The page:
Thursday, 14 May 2009

thinking: There is no certainty in Nature, is there? (part 2)


Read part 1 first

Tami sent me the following comment re part 1 of this post:

"Nick, is uncertainty really Nature's way or is it that humans project their expectations into the way they perceive Nature to react? Seriously, as I reflect back over my life and compare how Nature has reacted to human impact I think it is quite certain how Nature reacts. For every action there is an opposite and equal reaction - it is a law of physics and as such, a law of Nature. Hence, the more humans impact Nature, the more violent the reaction. Look at the intensities of natural phenomenon (typhoons, hurricanes, tornadoes, thunderstorms, tides, etc.) - the changes in the intensities have been predictable in direct relation to human impact on Nature."

One of the stimuli for this analysis has been a quote I read some months ago by the well known pioneer Amelia Earhart. Whereas I in general I agree that Nature has laws, laws of Physics, Chemistry and other "Natural Sciences" (as opposed to "Social Sciences"), those laws, when taken as a whole, do not provide us with a certain - sure thing prediction. A good example is Meteorology. In spite of its advances, it can still not predict 100% the weather.

Of course human impact on this planet produces a counter-impact and whereas I am a "believer" in the dangers of global warming, it is my opinion that while we know that it does cause major instabilities and changes to our planet's climate. we cannot predict what those effects will actually be, because in spite of having and being aware of "laws" in Nature, its complexity is such that no law or set of laws can provide us with certainty.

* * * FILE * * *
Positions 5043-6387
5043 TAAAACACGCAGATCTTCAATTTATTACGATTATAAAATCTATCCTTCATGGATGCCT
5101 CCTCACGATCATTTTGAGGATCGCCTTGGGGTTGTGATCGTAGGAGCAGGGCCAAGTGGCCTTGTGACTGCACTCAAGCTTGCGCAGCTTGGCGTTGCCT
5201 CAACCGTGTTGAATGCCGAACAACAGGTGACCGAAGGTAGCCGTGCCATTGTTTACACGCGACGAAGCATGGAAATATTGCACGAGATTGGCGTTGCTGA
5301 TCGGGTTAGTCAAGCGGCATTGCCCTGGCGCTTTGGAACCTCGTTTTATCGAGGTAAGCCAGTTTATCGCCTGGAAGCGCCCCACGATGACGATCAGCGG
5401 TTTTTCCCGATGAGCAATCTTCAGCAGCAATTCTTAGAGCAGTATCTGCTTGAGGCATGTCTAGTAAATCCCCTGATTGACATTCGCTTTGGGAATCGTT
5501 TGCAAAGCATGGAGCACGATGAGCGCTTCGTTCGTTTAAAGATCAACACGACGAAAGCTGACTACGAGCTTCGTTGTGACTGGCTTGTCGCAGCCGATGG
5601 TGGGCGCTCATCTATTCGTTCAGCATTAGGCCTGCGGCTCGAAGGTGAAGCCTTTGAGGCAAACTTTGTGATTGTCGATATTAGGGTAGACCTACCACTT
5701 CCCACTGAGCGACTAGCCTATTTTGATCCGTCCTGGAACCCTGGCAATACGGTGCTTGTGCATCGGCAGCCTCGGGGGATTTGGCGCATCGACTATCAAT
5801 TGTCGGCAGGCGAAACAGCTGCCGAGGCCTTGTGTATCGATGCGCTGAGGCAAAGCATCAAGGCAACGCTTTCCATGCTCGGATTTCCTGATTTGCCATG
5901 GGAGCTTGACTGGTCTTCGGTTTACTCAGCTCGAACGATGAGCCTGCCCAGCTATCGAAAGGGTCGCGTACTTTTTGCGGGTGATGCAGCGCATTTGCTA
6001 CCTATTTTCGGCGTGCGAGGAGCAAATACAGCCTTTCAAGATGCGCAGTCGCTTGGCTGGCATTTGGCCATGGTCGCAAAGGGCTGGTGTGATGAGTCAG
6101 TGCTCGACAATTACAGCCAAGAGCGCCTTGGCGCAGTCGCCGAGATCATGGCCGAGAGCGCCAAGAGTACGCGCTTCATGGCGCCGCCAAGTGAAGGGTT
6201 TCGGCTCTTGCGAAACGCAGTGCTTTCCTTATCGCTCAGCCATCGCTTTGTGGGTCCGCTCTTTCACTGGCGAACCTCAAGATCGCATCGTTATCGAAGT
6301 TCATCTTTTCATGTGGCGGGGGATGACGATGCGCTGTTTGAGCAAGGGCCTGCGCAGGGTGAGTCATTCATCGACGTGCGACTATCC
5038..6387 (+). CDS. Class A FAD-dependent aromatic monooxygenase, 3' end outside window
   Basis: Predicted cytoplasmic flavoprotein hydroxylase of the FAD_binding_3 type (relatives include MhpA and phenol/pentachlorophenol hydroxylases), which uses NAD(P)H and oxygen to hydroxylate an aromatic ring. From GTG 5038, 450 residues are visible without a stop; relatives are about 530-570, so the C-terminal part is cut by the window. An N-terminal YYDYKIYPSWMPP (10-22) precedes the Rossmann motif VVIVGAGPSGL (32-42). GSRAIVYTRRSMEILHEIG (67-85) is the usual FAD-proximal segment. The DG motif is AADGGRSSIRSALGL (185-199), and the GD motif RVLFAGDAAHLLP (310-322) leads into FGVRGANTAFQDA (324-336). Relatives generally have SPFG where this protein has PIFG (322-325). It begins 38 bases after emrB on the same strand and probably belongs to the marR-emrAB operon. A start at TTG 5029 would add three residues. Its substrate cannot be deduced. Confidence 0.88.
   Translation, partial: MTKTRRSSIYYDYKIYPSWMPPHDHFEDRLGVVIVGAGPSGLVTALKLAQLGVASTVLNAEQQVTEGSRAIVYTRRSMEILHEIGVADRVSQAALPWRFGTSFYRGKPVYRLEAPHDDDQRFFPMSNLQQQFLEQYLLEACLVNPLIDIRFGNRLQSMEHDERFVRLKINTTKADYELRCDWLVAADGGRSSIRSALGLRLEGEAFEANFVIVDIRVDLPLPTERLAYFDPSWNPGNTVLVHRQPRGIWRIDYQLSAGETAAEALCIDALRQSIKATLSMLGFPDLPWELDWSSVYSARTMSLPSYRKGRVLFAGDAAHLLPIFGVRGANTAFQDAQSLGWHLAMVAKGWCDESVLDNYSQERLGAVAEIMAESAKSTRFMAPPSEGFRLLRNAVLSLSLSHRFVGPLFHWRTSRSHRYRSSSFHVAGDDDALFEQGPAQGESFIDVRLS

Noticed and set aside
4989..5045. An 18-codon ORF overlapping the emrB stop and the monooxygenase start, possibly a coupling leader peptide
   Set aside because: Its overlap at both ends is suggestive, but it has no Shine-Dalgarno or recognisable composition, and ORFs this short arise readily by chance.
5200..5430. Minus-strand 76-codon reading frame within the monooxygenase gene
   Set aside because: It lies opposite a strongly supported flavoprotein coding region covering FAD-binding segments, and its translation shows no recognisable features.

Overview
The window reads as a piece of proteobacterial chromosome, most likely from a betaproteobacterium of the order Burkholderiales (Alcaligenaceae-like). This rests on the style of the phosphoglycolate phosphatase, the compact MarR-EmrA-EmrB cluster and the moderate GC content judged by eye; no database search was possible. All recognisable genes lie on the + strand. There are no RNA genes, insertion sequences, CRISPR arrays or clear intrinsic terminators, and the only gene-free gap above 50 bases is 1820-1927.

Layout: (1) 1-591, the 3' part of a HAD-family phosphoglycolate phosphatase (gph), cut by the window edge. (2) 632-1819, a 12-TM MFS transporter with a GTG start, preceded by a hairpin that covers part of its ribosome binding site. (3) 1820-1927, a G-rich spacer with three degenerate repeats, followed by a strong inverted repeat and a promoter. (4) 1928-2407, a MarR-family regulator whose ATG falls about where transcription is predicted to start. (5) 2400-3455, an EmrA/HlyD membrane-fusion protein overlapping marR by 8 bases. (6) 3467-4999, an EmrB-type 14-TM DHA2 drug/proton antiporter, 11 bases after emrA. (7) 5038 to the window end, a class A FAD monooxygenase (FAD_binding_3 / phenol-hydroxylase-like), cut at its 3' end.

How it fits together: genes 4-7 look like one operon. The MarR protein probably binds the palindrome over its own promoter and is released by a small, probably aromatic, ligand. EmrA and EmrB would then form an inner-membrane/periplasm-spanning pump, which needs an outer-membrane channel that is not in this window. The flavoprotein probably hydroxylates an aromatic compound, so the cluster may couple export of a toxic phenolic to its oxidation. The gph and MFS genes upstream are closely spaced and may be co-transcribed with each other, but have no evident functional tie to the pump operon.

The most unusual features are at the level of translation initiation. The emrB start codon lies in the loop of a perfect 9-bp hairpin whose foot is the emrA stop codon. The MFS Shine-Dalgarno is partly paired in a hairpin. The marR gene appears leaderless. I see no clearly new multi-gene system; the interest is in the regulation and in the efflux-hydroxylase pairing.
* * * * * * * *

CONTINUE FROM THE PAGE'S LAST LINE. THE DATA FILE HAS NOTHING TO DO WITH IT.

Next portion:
What is more, the point of view of my "analysis" is not humanity in general, but the individual person. The effects of natural phenomena on individual people are much harder to predict than the effects to humanity as a whole.

What I am saying is that a human being faced with Nature and world in general, and the impact of all "laws", Natural or Social on him/her (I would not call Social laws "laws", though, but, rather, "theories").

Of course the absence of certainty and the presence of risks of various kinds does not mean that a person should not "endeavor" or "live", but that a person should "build" his/her "life" and./or decisions or hopes on a concept of certainty.

At the same time, it is of course important, IMO again, for one not to exaggerate or over-estimate risks (exaggeration of a risk = "phobia").

In other words, between having 100% and zero control over our lives, there are many situations in between (that 100% and 0%).

1 comment:

  1. But is prediction a certainty or an extrapolation of the facts as someone interprets them?

    There is only one certainty in our existence that we can all depend on,yet fail to escape from - that certainty is death.

    As far as the effects on the individual person, is not the determination of the impact's severity or lack of based on each individual's perception of what their reality is?

    For some, the havoc wreaked by a natural phenomenon or disaster will be viewed as the will of God that they survived and they lift up their lives to celebrate what they have left and not what they have lost.

    For others, they turn to despair, seeking an answer to 'why me?'...

    I agree, prediction of the impact on the individual is harder to factualize than that of societal impact.

    However, IMO, the individual can't help but be influenced by how society perceives the impact to effect humanity as a whole and, thus, turn that inward towards their own decision of how the impact affected them.

    So far as a person basing their decision on living their life or endeavoring to live it while basing their decisions on a concept of certainty - IMO, that is setting yourself up to fail. There are no guarantees with certainty as the reward.

    In journeying their life's paths, an individual strives to control the path they chose to achieve what may be unattainable, only to find that the only true control they possess is that of acceptance or denial.

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